Note: Information in this article was accurate at the time of original publication. Because information about COVID-19 changes rapidly, we encourage you to visit the websites of the Centers for Disease Control & Prevention (CDC), World Health Organization (WHO), and your state and local government for the latest information.
Sooner or later, each of us gets sick. On average, American adults get two to three colds a year, according to the Centers for Disease Control and Prevention. And there are plenty of other viruses still circulating right now, including the flu, and of course, what’s on everyone’s mind—COVID-19, the disease caused by the new coronavirus. There is a lot of information about how to prevent infection, but many people are confused about how to care for themselves if they get sick.
1. Keep track of your symptoms
Consider keeping a journal or notes on your phone, especially to keep track of dates. For example, it is helpful to know what day/time you spiked a fever (and how high it went), or when you started coughing and what types of things made your cough better or worse. Don’t feel you need to include every detail, just jot down enough info so that your doctor can make informed decisions about your care.
2. Call your doctor
If you can’t get in touch with your primary care doctor right away, don’t panic. For mild symptoms, it’s reasonable to leave a message for the doctor or his/her nurse and wait for a call-back. Not everything is an emergency. If you can, you might consider messaging your doctor directly through your electronic health record, like MyChart.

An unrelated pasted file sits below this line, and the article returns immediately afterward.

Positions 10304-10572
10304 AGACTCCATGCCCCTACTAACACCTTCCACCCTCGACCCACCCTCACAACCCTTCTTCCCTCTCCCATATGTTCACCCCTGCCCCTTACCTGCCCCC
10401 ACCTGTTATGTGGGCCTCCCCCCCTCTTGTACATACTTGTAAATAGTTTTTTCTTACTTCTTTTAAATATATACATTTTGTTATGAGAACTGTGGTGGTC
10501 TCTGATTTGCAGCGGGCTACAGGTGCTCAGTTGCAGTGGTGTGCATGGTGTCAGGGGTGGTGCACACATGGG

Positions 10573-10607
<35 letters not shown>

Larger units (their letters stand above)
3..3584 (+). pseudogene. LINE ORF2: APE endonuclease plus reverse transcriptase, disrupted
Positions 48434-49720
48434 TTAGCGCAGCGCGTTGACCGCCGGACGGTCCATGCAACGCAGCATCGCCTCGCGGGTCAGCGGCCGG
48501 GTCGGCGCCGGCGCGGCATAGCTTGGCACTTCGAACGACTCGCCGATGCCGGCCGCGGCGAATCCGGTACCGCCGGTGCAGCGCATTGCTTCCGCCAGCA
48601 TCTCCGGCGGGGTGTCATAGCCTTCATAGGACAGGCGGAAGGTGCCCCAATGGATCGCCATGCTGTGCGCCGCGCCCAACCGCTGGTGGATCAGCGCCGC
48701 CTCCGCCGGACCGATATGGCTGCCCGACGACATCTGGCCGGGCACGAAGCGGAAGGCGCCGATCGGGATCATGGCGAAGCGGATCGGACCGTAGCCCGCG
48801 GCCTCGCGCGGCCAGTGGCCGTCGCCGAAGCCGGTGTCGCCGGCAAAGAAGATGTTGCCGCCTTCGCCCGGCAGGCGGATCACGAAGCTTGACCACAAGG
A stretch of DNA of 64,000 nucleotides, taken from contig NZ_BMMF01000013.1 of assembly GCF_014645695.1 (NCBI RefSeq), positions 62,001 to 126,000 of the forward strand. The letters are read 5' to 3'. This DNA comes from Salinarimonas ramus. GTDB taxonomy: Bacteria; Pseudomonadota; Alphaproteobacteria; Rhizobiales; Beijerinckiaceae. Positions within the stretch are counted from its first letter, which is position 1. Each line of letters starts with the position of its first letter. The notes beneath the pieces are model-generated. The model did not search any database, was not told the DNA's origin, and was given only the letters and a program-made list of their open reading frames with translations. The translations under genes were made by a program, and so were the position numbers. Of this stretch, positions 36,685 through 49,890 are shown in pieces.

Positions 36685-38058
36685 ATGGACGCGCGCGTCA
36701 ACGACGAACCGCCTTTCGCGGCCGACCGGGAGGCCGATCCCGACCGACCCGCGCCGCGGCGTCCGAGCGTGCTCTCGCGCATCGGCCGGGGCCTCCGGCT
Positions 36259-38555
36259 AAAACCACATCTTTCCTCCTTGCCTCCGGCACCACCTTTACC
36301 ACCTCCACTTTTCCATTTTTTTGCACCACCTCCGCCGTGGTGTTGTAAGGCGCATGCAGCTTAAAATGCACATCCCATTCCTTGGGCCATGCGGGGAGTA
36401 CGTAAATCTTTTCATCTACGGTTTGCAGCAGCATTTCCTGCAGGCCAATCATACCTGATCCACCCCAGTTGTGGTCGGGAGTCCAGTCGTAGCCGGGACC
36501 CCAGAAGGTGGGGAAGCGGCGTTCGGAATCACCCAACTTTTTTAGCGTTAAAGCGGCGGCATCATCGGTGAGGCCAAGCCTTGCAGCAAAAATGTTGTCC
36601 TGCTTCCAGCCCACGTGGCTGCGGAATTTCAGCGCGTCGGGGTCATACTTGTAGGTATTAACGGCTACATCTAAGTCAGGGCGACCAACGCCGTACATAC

3. When your health care provider calls you back, please answer the phone
Be mindful of your health care provider’s time. If you are calling, he or she probably has 10 other patients who are calling, too. Make the call efficient. This is the time to make good use of the data you noted about symptoms. Be specific about what started when, what types of things have made it better or worse, and whether you may have been exposed to someone who is ill. If a covering (or on-call) health care provider is returning your call and doesn’t have access to your electronic health record, make sure to tell them what other medications you are taking because it may change the treatment strategy.
4. Listen to your body and pay attention to your symptoms
Notify your health care provider if your symptoms get worse—if you have trouble breathing, for example—you may need to go to the hospital for further evaluation. This is not the time to be “Dr. Google” or to take matters into your own hands by trying various home remedies. Misinformation can cause people to panic or to downplay how sick they are. Your best guidance is from your health care provider.
5. Take extra care of yourself
If you can prioritize your own health, this is the time to do it. Sleep more, eat healthy foods, wash your hands. As some suggest, “give in to it.” Don’t go out if you’re sick and don’t expend any more energy than is necessary on family matters. This is a perfect time for your children to learn how to be a little independent, if possible, or for your partner, if available, to pitch in so you can focus on getting better.
Questions about COVID-19?
The Yale Medicine/Yale New Haven Health COVID-19 Call Center offers information on how to keep yourself and your family healthy. Health professionals are available to answer your questions, Monday – Friday, 7 am – 7 pm. Call: 203-688-1700.
Note: Information provided in Yale Medicine articles is for general informational purposes only. No content in the articles should ever be used as a substitute for medical advice from your doctor or other qualified clinician. Always seek the individual advice of your health care provider with any questions you have regarding a medical condition.